BEVERLY — Mark McGinnis, a former U.S. Navy SEAL who led more than 400 SEAL operators through "real world operations and training evolutions" with no mishaps, gave an inspirational and poignant talk about the lessons he learned through his legacy of service to an audience of 150 veterans, business leaders and others at the Cabot Theatre Tuesday night.
The community event was presented by MassPay, a Beverly-based payroll and human resources company. Those in attendance got a glimpse of the grueling training it takes to become a SEAL in which nine out of 10 who enter the training do not finish it.
"I think the point of tonight's talk is to understand that living a life of purpose, right, is important," McGinnis said before his talk. "And I think if we think about others a little bit more than we think about ourselves, the world's going to be a better place."
During his long career as a SEAL, McGinnis served in the Caribbean, Central and South America, North East Asia, the Pacific Rim and the Middle East.
The Austin, Texas resident spoke about the successes and failures of the nation's elite special operators. He also spoke about his professional leadership training work and the work he's doing as managing director of a nonprofit founded by SEALs in 2011 called the SEAL Legacy Foundation, which provides support to families of wounded or fallen SEALs in the spirit of their legacy: "No one left behind." (www.seallegacy.org).
"We are hosting this event to honor Navy SEALs and their commitment and sacrifices they make to our country," said Jason Maxwell, MassPay's found and CEO. "A lot SEALs, veterans, are dealing with issues such as PTSD, depression, anxiety, brain concussions, and we want to do our part to support those in need."
Maxwell, who is not a veteran, formed a friendship with McGinnis a few years ago through a human capital management organization, and Maxwell decided he wanted to host an event locally to honor veterans and support the SEAL Legacy Foundation.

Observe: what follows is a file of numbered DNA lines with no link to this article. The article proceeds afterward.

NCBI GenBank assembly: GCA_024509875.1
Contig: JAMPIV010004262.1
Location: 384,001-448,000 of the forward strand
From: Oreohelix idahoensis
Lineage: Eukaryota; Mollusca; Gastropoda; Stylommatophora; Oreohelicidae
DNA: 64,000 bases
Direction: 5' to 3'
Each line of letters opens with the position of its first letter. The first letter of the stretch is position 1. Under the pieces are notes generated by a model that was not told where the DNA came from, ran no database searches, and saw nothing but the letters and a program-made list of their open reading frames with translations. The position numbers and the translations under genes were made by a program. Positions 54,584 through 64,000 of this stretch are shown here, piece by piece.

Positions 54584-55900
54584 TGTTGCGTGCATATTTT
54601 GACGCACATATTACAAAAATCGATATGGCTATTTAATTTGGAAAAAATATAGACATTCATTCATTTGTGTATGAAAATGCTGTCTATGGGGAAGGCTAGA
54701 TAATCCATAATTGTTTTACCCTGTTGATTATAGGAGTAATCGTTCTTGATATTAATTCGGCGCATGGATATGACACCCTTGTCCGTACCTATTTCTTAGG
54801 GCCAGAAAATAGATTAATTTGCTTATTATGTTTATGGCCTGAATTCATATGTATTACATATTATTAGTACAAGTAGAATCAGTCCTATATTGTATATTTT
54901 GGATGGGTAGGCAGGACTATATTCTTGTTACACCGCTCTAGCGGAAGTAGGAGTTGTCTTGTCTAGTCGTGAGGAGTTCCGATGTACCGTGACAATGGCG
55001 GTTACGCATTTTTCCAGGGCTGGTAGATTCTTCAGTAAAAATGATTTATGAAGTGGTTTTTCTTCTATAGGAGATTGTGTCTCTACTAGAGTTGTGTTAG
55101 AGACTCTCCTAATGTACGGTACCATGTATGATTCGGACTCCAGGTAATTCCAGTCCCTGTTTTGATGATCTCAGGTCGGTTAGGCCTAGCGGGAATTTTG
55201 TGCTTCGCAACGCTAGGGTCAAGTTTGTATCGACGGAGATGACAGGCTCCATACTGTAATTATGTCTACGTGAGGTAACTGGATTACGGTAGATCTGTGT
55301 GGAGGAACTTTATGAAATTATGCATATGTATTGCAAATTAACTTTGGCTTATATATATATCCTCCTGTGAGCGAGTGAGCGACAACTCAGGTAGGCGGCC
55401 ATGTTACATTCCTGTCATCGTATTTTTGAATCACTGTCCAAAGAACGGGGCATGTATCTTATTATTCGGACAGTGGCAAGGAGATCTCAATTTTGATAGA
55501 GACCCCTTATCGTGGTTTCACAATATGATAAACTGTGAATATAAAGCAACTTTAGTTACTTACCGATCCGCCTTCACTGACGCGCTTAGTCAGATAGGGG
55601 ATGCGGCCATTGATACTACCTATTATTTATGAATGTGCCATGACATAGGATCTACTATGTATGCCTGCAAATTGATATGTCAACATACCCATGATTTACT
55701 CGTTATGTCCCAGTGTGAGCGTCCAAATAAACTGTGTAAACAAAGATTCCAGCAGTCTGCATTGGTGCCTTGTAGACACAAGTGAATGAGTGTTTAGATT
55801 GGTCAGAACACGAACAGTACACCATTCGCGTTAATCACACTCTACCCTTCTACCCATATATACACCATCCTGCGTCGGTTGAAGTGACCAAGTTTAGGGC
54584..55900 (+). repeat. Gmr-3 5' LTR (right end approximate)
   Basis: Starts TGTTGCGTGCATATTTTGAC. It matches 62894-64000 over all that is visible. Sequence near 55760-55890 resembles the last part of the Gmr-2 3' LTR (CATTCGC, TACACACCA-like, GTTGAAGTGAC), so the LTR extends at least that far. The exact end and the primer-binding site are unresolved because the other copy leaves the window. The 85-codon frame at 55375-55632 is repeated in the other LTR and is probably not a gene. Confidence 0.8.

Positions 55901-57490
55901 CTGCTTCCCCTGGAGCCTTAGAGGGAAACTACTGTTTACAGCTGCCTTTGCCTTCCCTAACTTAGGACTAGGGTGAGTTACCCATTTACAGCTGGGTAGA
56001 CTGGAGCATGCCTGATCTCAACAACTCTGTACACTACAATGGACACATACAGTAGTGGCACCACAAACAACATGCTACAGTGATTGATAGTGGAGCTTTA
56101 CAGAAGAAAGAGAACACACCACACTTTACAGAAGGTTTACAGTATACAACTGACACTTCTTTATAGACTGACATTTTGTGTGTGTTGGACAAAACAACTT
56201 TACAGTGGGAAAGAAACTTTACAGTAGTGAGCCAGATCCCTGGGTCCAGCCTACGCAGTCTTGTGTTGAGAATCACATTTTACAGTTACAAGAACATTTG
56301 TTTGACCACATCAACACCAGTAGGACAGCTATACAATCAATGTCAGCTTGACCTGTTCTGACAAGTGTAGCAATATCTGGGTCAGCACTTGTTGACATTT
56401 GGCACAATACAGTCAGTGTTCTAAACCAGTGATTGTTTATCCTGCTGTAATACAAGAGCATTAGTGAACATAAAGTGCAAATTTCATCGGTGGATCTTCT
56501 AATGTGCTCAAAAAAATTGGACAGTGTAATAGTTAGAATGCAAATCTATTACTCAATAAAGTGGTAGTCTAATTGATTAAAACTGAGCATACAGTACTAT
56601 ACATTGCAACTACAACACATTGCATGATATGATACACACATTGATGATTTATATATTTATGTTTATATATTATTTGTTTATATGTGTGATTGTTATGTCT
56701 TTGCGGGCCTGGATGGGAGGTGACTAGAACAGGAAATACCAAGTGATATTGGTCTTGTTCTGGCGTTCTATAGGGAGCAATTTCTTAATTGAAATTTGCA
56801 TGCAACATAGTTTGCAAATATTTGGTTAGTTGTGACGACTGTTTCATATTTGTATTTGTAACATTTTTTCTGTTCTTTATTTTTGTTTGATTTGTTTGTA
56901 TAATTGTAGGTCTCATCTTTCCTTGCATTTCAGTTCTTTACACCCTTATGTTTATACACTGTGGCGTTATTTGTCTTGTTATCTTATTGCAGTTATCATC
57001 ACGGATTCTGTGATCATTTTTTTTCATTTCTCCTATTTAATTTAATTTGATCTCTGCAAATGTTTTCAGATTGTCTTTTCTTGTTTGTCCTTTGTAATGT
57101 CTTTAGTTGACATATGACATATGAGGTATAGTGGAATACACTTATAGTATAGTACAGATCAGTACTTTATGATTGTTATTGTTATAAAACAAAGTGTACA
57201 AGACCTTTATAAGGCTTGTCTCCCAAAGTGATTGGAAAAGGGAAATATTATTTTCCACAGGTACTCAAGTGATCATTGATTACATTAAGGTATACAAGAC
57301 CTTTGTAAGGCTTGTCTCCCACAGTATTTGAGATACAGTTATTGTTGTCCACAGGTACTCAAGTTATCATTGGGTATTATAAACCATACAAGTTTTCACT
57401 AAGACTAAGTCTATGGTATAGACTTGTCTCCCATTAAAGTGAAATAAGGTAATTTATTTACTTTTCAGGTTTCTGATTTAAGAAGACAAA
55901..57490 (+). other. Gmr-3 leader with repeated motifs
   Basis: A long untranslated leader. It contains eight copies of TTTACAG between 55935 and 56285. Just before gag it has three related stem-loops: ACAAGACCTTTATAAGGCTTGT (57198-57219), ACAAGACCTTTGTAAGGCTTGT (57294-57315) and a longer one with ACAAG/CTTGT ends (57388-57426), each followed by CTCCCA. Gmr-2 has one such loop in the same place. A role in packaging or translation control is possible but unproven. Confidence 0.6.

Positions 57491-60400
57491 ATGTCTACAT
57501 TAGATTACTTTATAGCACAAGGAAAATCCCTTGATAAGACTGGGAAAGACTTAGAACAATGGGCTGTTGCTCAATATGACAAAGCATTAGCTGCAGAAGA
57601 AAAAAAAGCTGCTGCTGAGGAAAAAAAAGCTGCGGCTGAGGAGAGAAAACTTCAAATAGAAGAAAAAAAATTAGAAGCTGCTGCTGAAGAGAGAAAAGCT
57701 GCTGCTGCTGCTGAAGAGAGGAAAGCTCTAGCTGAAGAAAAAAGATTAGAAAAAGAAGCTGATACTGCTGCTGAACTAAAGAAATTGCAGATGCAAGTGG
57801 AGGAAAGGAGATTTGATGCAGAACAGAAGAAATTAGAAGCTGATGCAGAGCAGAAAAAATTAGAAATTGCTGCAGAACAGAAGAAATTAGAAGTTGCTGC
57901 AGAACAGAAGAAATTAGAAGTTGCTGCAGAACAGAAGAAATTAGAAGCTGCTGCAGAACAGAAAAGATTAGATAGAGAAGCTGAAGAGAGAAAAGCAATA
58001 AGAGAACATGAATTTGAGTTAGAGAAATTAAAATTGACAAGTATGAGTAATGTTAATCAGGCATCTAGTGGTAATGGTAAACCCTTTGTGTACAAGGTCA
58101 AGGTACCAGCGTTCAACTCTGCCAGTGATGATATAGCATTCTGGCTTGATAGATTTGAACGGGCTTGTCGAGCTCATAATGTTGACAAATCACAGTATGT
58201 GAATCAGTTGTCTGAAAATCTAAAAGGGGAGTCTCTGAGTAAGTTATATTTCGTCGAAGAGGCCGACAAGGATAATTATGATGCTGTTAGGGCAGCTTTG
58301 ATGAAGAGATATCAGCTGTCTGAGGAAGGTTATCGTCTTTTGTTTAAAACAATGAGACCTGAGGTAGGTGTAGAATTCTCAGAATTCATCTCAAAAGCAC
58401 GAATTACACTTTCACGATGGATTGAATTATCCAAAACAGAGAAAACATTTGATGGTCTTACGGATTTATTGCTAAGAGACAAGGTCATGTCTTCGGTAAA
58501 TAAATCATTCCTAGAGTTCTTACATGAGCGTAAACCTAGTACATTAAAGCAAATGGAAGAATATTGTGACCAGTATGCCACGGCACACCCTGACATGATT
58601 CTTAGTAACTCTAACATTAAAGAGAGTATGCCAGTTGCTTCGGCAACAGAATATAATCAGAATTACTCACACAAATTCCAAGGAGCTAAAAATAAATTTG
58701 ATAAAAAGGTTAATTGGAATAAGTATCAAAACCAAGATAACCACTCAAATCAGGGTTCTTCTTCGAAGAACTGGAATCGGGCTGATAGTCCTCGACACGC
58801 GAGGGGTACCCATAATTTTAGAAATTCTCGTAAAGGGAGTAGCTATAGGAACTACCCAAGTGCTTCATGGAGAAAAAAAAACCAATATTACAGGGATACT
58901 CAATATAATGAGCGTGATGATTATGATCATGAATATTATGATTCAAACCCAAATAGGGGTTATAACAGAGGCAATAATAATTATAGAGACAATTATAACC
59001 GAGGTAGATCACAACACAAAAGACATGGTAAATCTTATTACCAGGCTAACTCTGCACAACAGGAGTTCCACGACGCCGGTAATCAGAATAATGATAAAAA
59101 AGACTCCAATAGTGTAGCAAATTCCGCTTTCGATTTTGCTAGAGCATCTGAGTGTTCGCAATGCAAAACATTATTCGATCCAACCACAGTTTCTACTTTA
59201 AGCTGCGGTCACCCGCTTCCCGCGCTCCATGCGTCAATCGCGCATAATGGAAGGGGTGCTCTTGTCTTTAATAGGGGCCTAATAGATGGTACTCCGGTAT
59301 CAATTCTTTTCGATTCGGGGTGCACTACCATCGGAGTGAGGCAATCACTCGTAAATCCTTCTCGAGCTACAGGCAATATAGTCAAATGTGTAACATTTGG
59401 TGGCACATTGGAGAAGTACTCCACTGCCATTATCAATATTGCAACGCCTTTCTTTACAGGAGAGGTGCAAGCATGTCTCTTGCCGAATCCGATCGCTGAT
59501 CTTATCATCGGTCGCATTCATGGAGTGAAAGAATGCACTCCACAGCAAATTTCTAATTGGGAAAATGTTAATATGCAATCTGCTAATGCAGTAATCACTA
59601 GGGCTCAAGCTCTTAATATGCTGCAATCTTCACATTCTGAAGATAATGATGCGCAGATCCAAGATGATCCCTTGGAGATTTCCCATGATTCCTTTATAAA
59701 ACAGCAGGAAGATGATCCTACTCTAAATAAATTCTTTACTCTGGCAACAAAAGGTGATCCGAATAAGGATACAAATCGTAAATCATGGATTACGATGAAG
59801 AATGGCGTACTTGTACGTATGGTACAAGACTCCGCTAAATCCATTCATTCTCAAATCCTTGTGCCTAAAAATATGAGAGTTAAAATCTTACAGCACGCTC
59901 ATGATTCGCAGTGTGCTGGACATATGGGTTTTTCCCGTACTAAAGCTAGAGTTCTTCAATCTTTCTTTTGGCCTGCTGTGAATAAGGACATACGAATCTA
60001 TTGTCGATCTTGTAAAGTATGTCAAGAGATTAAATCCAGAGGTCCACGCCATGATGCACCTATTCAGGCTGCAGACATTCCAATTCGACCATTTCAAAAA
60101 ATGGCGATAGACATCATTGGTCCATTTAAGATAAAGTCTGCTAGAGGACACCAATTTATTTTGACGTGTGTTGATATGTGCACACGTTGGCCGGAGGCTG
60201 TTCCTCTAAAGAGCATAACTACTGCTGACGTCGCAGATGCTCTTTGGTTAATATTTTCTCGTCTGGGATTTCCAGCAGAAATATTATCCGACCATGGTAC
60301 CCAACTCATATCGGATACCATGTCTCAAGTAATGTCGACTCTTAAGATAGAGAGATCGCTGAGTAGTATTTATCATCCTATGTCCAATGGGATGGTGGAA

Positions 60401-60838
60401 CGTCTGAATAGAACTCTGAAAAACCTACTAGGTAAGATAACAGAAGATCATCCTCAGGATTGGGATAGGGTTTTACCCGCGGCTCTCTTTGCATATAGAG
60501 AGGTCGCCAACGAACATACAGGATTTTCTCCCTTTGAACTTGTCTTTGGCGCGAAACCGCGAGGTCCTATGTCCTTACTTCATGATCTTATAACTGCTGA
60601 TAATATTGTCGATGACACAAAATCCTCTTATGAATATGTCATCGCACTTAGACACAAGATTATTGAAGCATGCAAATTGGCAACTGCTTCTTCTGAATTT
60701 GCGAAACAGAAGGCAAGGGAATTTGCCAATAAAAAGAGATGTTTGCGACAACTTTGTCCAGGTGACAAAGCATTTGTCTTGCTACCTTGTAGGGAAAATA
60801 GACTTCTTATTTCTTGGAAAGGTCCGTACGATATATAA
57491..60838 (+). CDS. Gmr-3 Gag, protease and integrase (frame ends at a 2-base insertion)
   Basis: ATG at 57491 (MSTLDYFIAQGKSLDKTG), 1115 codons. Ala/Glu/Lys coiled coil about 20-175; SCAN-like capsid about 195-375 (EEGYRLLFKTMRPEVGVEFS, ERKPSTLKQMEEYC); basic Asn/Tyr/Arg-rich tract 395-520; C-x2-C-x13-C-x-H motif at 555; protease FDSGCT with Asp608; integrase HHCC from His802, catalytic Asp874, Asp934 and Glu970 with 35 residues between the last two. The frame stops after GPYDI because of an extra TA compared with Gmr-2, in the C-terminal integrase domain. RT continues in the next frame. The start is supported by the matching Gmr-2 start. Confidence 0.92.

The foundation raises money for families of fallen SEALs for such things as educational costs for their children or medical support for individuals with a variety of psychological or physical challenges.
"What impresses me about Mark is his love and commitment to his brothers," Maxwell said, "and part of being a SEAL is 'no one left behind,' you don't leave anyone behind, and that's on the battlefield, and Mark has taken it to the next level to make sure that his brothers aren't left behind after they leave their tour of duty in the service."
McGinnis gave kudos to Maxwell for not only supporting the foundation, but setting an example by holding the event to expose the audience "to something bigger than themselves that they can get behind."
In that spirit, the idea of people helping others is now evident in flood-ravaged Houston, McGinnis said.
"Houston's a great example, right. It's not going to be the federal government that goes in there that saves the day, it will be the average citizen, helping a neighbor, right? It will be the Cajun coast guard, you've seen them on TV, right. It's local people who care about others who are getting involved."
McGinnis had a circuitous route to becoming a Navy SEAL, he said. He graduated the U.S. Naval Academy, where he played football, in 1993. Having "majored in football," he joked he was in the top 87 percent of his class. He did not make SEAL training at that time, and instead went into the Marines and became an aircraft maintenance officer.
McGinnis could not shake his lifelong dream of becoming a SEAL, and in 1996 he completed the training, becoming only one of four Marine officers to transition to the SEALs. From 2002 to 2004 he went to work for sales for a biomedical company before rejoining the SEALs. He just separated from the Reserves this past year, he said.
"I think it's a great opportunity to hear from a Navy SEAL, his life experiences, what they go through, and talking about leadership," said state Rep. Jerry Parisella, D-Beverly, a veteran of the Army Reserves who served most of his first year as a state lawmaker deployed in Iraq serving as a legal adviser to a medical brigade. "Obviously they go through some pretty difficult circumstances and probably some unimaginable situations that they have to deal with."
The chairman of the House Committee on Public Service said the turnout to the event showed people's support of veterans in Beverly and on the North Shore.
Staff writer Ethan Forman can be reached at 978-338-2673, by email at firstname.lastname@example.org or on Twitter at @DanverSalemNews.